HSP stands for Highly Sensitive Person, a term coined by Elaine N. Aron in 1996 (that’s the cover of her book over there). And at the core, it simply means we have a highly sensitive nervous system, compared to “normal” people.
About 15-20% of a population are HSPs. That number may surprise you, because a lot of our society is about noise, constant distraction and exciting entertainment. And it doesn’t fit HSPs at all.
That sensitive nervous system actually gives HSPs an advantage in some things. According to Aron, HSPs are:
– better at spotting errors and avoiding errors
– highly conscientious– able to concentrate deeply
– especially good at tasks requiring vigilance, accuracy, speed and the detection of minor differences
– able to process material to deeper levels of what psychologists call “semantic memory”
– often thinking about our own thinking
– able to learn without being aware we have learned
– deeply affected by other people’s moods and emotions
And our bodies react differently, too. We’re :
– good at holding still
– more affected by stimulants like coffeine unless we’re very used to them
– more “right-brained” (less linear, more creative in a sythesizing way)
– more sensitive to things in the air (yes, that means more hay fever and rashes)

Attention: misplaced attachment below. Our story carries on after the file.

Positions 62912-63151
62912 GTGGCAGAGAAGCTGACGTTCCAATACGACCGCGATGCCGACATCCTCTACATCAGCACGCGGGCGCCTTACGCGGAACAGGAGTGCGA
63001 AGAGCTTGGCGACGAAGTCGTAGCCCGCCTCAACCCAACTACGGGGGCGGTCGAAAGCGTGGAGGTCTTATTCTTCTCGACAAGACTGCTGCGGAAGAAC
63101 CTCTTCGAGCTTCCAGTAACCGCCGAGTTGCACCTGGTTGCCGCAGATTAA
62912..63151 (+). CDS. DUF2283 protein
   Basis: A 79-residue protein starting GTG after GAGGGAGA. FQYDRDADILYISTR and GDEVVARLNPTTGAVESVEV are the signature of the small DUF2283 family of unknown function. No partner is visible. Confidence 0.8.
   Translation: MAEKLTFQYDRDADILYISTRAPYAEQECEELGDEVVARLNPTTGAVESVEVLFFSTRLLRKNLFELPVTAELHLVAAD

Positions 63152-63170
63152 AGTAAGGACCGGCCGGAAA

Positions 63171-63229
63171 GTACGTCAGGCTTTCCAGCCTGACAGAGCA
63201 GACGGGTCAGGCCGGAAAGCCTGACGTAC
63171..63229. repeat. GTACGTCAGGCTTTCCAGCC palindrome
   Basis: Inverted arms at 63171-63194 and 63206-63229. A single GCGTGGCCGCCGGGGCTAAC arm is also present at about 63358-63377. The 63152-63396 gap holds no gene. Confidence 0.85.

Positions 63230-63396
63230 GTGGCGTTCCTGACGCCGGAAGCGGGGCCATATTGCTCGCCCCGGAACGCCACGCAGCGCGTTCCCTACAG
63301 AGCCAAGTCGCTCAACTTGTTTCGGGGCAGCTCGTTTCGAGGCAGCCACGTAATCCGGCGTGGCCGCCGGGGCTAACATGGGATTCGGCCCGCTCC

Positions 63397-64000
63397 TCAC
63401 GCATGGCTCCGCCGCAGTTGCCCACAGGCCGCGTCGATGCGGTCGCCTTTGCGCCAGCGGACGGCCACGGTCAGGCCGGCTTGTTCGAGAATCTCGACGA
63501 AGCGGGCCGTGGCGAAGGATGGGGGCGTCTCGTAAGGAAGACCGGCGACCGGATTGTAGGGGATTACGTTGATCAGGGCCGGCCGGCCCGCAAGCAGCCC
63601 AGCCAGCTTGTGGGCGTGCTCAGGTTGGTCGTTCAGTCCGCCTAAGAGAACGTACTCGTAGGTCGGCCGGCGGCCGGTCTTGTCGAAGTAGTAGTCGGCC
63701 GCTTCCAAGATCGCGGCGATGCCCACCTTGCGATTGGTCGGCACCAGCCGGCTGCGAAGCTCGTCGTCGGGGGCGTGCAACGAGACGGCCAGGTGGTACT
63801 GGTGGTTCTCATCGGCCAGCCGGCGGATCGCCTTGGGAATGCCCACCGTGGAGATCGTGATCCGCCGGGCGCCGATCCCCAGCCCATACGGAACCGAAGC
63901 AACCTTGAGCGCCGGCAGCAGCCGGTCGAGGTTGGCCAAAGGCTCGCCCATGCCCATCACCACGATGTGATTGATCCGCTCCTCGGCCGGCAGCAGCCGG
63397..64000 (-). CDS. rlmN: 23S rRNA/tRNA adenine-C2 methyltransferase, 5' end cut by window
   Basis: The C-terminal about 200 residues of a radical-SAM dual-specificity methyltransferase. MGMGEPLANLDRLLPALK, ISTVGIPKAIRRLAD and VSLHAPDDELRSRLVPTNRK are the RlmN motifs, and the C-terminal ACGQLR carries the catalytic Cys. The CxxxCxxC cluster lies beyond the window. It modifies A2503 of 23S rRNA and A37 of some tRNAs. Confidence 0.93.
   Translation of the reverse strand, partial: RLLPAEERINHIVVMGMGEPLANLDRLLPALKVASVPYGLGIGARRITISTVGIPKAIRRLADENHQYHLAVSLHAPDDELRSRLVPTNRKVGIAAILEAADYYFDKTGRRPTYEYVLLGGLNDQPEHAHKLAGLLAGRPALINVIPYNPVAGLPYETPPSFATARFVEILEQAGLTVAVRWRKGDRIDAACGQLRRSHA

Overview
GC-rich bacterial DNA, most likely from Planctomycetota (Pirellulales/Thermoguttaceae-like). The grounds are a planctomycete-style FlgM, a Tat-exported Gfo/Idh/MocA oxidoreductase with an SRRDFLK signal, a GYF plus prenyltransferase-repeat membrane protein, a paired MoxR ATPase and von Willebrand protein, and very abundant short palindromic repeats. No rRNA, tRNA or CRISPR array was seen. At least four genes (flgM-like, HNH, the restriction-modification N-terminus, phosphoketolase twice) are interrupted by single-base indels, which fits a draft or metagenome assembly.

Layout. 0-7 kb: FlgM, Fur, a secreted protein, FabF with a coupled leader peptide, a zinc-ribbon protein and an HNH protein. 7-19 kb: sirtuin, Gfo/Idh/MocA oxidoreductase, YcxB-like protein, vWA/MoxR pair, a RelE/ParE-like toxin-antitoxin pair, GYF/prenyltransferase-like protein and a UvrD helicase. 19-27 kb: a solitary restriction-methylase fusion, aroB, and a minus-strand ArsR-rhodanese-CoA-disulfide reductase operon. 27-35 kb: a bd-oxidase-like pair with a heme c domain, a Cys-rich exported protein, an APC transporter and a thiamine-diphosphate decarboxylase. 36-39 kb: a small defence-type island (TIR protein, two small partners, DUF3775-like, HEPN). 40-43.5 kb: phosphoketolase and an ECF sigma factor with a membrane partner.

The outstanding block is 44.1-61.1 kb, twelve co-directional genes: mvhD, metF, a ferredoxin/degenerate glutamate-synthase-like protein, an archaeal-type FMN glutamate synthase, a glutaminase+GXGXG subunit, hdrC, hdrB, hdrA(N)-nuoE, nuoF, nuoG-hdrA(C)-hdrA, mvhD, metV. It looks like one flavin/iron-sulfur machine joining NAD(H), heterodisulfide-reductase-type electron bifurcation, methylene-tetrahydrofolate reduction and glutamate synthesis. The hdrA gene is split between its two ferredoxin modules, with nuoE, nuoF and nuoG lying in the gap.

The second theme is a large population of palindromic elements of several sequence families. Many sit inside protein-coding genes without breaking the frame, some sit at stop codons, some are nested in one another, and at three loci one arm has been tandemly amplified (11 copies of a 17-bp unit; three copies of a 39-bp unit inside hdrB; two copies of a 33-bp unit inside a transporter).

(“The Highly Sensitive Person”, pages 10/11)
And of course, there is a downside to all those goodies.
We get more “excitement” out of given situations that most people.
Too much excitement is unpleasant. It can gives us a headache, make us shake, get tired really quickly, and send us away from parties and crowds. It can totally sap away any energy we have, especially because we sense moods so easily.
Personally, I have to schedule how many difficult things I do in a day, and how many people I meet. I no longer watch TV, for example, because even the news were too much at times. And when I want to follow a show, I can’t ever binge watch. A single episode can leave me drenched in sweat. (Which means I usually don’t bother with shows, either.)
People often think we’re introverted because of that kind of behaviour. But that’s not necessarily true. It simply means we are careful about the amount of excitement we allow into our lives.
I think many, many writers are HSPs, btw. Because we notice so many things, we’re empathic, we think deeply, and we are creative. And usually, our books are about a little more than just entertainment. Think about it.
As Terry Pratchett said: “Writing is the most fun one can have by oneself.”
And just so you know… a day or two without any excitement can do wonders for us. So don’t be angry if we don’t come to your party. It’s not about you. It’s about protecting ourselves in a society that’s too loud, too intense and too exciting for our kind.